The man’s expression soured. “Don’t play with me, Cutler. You want something, and I came all the way from Los Angeles so I can get a good night’s sleep.”
“What do you mean?”
“You’ve been invading my dreams every night. Scaring me with visions of woe and disaster if I didn’t help you, Sergeant Cutler. Only a few nights ago did I finally figure out your first name. I didn’t believe the Empire had machines that could control dreams, but I certainly believe it now. What government mission do you have for me?”
Jirel’s eyes widened. Lord, please give me wisdom. “I don’t have any information on this; let me consult my boss. I’ll get back to you. What’s your name?”
“You know my name.”
“My boss knows your name, but these type of things get complicated.”
The man fetched a business card. “Nick Verducci. I’ll be staying at Caesar’s Palace in Vegas. Can you see what you can do about the dream machine? ‘Cause I can be patient, but if you’re giving me nightmares . . . . ”
He leaned over and grabbed Jirel by the blue jacket of his dress uniform. “I can get very, very impatient.”
Jirel removed Verducci’s hands. “No need for threats. I’ll be in touch.”
Verducci stopped the car. Jirel got out and walked back to the listening post.
Upon reaching his quarters, he entered, turned around to shut the door, and took a deep breath. His was the only room in the entire listening post that didn’t smell of nearly every sin man had ever invented.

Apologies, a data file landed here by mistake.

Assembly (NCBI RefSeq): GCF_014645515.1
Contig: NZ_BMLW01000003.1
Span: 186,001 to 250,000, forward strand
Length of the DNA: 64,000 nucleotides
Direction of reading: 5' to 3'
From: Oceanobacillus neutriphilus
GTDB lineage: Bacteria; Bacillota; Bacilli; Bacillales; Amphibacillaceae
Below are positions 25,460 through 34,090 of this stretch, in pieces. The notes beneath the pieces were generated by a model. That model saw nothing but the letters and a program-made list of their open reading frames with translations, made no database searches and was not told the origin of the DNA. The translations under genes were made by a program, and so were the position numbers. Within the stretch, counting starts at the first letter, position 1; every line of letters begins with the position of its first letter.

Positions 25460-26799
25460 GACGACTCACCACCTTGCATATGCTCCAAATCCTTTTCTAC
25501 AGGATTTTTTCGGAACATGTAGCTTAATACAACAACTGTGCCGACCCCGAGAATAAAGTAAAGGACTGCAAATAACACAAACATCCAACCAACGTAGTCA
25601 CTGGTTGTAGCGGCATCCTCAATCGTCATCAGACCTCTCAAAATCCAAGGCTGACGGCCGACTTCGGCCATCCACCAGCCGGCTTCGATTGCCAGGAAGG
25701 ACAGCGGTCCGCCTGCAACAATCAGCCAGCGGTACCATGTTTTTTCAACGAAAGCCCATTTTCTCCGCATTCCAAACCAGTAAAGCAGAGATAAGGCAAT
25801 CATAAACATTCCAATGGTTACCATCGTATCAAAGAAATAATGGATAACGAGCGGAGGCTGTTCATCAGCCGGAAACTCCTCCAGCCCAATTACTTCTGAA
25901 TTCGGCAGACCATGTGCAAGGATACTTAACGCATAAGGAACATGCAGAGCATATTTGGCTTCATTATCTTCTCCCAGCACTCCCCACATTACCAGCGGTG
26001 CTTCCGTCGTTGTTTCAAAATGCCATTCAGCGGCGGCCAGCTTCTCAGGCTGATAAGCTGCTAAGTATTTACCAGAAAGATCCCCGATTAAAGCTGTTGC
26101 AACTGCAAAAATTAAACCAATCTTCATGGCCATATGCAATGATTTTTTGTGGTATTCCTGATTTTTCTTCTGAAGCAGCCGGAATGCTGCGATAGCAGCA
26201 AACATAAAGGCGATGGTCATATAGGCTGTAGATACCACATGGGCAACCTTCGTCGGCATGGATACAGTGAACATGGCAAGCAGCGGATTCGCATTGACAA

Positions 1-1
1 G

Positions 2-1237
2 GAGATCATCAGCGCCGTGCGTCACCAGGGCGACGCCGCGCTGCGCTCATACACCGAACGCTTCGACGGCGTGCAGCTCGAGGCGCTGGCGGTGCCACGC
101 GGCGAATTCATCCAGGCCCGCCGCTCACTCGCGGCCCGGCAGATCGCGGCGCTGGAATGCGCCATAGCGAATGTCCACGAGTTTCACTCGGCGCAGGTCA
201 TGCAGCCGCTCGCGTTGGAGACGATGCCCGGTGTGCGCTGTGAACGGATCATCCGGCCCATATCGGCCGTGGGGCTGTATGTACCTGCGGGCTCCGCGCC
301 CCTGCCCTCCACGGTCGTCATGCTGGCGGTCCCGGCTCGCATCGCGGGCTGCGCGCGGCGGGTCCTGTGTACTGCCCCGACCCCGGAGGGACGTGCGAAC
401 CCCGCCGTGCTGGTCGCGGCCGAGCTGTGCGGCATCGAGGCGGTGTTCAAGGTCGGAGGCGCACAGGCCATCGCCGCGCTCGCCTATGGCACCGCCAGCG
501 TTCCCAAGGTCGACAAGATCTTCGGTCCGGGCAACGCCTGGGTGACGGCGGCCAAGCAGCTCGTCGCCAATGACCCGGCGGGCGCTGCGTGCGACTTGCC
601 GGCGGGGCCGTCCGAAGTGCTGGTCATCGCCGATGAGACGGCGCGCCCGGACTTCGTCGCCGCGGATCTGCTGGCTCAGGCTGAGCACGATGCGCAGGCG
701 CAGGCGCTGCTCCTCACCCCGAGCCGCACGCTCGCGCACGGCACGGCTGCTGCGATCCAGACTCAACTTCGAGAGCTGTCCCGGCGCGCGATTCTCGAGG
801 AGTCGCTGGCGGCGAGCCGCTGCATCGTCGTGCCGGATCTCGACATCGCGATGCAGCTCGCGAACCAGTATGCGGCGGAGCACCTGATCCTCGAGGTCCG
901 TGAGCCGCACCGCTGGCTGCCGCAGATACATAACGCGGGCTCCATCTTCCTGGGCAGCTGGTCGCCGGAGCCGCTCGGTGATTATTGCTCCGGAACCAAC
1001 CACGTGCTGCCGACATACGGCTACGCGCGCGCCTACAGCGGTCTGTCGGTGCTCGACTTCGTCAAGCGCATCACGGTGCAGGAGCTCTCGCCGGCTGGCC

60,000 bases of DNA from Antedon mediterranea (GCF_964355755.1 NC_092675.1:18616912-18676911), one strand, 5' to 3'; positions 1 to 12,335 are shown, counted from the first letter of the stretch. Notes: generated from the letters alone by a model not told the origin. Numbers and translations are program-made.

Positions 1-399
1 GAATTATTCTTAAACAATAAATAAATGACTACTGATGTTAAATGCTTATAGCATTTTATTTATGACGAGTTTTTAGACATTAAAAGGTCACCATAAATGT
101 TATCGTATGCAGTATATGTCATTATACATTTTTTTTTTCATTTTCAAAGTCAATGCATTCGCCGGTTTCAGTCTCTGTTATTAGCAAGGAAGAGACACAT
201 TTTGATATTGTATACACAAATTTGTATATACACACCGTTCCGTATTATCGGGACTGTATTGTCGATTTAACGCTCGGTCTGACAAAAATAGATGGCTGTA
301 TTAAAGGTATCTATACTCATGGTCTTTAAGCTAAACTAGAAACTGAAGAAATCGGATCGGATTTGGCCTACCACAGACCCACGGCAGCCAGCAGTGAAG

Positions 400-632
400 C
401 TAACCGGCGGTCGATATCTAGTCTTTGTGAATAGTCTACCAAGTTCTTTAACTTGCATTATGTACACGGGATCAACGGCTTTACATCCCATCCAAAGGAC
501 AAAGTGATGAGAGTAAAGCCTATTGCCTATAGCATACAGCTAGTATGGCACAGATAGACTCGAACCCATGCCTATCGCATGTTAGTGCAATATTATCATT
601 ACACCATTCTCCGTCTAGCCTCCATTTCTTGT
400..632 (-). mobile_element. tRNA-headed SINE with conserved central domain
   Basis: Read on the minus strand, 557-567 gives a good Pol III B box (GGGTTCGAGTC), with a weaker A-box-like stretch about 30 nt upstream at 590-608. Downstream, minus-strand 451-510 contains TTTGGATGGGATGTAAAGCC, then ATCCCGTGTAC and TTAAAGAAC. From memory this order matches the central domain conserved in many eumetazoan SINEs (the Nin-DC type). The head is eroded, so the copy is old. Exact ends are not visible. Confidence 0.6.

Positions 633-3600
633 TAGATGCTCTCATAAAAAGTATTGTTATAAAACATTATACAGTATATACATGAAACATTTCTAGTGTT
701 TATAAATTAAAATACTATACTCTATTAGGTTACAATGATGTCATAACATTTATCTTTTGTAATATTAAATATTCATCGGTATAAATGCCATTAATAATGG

He reached for his Ekeys, a key-shaped black storage device hooked onto his belt on a ring with a few brass keys he’d picked up.
The lock mechanism clicked before he touched the button. Behind him, a man screamed, “Don’t even think about moving!”
Jirel sniffed. Odd. The room held only a faint trace of Old Spice. His senses had grown dull, but not that dull. “You didn’t happen to have a dream about me.”
“My son was sick. I took him to this prophet guy, and he healed him. He told me to head out here, get on base, and find Sergeant Jirel Cutler. That’s you, ain’t it?”
Jirel nodded. “Yeah.”
“So, what do you want me to do?”
Jirel sighed. “Let me check with my boss and get back to you.”
“You don’t know.”
“This is a bit of a surprise. I haven’t been consulted on this.”
“What do you mean? I assumed you worked for God like the prophet guy.”
“I do.” Jirel paused. “But I must have missed the memo. Give me your hotel and I’ll be in touch.”
“Wrong-o, I don’t stay in hotels; they’re crawling with bugs and other unpleasant things. I’ll be around, and I’ll find out when you’re ready. Now, I’m going to leave. You count to ten and then turn around.”
Jirel counted to ten. He turned around and the room was empty. How did this guy get out? The window was holographic and there was only . . . . He glanced up at the air vent. Um, no. He turned to the next culprit. The holovision. He grabbed the remote and checked the window’s vid-phone call log. Hmm, the hack had erased his call entry. It had to have been the holovision. It only transmitted scents humans could smell.
“Very funny, Smith.” Jirel grimaced and grabbed the card Smith had given him off he desk. “We need to have a little talk.”